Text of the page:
Factors That Determine A Cyclist's Liability For A Car Accident


Although a cyclist might come out worse than a driver in a bike-car accident might, this doesn't mean the driver is automatically liable for the crash. Cyclists, just like other road users, must use the road with regard to other road users' safety. Below are some of the reasons that might make a cyclist liable for a bike-car crash.

Leaving the Bike Lane

For road sections with bike lanes, the law requires cyclists to stick to the bike lane. A cyclist can only leave the bike lane and use the car lane under a few exceptions. For example, a cyclist can leave the bike lane to make a left turn or to avoid a road hazard. If a cyclist leaves their lane (without a valid reason) and collides with a car, then the cyclist might be liable for the accident.

Cycling In The Middle Of the Lane

According to bikeleague.org, a cyclist should stay right as far right as possible on roads without dedicated bike lanes. Riding to the extreme right gives room for other cars to overtake the cyclist with minimal risk. Thus, a cyclist who sticks to the middle of the lane can also be liable if they collide with a car.


Cyclists are relatively smaller than cars, which means many motorists can't spot them easily. Cyclists should improve their visibility by wearing bright or reflective clothing and having right and rear bike lamps. The risk of accidents increases without such measures. The risk is even higher if natural conditions have already reduced visibility — for example, at dusk. In such a case, an invisible cyclist might be liable for a bike-car accident.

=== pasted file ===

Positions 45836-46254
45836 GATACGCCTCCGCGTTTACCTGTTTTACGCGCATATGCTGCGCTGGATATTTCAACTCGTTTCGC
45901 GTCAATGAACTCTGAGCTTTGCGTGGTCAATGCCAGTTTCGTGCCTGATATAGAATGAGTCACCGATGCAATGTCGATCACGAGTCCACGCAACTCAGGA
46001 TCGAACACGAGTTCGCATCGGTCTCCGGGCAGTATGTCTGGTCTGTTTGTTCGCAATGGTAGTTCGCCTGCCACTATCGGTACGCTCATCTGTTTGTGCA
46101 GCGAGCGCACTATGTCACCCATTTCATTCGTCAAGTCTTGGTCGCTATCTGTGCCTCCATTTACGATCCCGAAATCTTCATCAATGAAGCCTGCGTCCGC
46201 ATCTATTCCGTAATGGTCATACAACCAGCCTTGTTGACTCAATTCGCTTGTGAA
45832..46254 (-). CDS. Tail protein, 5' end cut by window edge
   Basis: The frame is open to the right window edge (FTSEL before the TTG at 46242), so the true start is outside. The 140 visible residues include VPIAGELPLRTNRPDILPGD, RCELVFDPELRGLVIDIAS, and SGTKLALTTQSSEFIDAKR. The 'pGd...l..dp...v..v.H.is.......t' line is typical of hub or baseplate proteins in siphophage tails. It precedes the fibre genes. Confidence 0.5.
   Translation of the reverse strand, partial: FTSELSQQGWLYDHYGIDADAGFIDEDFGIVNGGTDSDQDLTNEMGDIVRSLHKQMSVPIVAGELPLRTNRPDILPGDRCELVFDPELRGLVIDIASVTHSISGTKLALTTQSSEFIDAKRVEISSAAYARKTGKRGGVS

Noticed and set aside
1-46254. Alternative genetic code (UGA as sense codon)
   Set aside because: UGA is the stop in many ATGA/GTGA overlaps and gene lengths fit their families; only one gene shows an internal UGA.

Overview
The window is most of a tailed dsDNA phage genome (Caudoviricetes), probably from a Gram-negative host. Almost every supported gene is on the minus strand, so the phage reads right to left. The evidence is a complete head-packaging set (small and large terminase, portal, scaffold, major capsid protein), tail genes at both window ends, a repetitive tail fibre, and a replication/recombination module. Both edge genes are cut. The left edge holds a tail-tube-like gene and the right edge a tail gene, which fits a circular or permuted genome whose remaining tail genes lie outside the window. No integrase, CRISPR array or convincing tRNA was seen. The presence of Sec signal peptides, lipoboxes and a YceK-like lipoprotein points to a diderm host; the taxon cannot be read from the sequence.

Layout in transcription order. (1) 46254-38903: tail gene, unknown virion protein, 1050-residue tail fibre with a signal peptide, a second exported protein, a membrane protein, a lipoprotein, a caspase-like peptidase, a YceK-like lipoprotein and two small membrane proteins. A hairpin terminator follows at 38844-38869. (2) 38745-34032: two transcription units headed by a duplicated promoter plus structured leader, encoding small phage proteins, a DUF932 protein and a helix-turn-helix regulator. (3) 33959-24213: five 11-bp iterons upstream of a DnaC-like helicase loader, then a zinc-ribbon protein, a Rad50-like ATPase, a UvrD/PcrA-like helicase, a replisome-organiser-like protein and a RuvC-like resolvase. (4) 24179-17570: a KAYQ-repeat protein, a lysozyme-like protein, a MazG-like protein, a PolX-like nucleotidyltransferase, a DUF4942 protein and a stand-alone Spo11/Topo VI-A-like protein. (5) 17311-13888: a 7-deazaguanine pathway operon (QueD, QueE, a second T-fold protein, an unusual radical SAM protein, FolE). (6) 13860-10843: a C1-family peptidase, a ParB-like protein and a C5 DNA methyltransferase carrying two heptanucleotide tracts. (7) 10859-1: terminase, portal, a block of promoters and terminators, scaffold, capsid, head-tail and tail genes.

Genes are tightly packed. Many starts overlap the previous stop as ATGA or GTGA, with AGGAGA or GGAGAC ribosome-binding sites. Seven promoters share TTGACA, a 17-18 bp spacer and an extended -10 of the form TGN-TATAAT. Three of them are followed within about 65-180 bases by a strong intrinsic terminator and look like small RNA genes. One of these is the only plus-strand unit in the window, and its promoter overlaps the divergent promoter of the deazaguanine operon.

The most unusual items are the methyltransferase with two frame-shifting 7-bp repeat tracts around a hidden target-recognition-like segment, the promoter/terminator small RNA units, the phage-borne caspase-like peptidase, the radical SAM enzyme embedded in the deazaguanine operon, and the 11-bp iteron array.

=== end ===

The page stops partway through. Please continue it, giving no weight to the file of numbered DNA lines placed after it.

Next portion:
Riding Against Traffic

Bicycles are small enough to share the road with cars, which means they can ride against traffic. However, just because you can do something doesn't make it less dangerous. Riding against traffic is not only dangerous, but it is also illegal. A cyclist who rides against traffic and ends up in an accident might be liable for the accident.

Rolling Through Stop Signs

Many people argue that cyclists would be able to roll through stop signs without coming to a complete stop. Some states, such as Colorado, Kansas, and Oregon have different variations of laws that allow cyclists to use stop signs as yield signs. Whether or not the arguments have merits, cyclists should only do it if the law allows it. Otherwise, a cyclist who rolls through a stop sign and crashes with a car might be liable for the damages. For more information, talk to an auto accident injury firm like Borbi Clancy Patrizi, LLC.


29 April 2020

Your Questions Answered About Accident and Personal Injury Attorneys

When a person is involved in an accident that's caused by someone else, they may need to speak with an accident and personal injury attorney. Mounting costs of medical care and time off from work can cause money problems for people who are injured. Those who hire an attorney can often receive monetary compensation from the responsible party. We aren't involved in the legal profession, but we do understand the stress that injuries and medical bills can cause. We've researched legal information and written this blog to help those who are in this situation. We hope the articles on our site will answer the questions you have about accident and personal injury attorneys.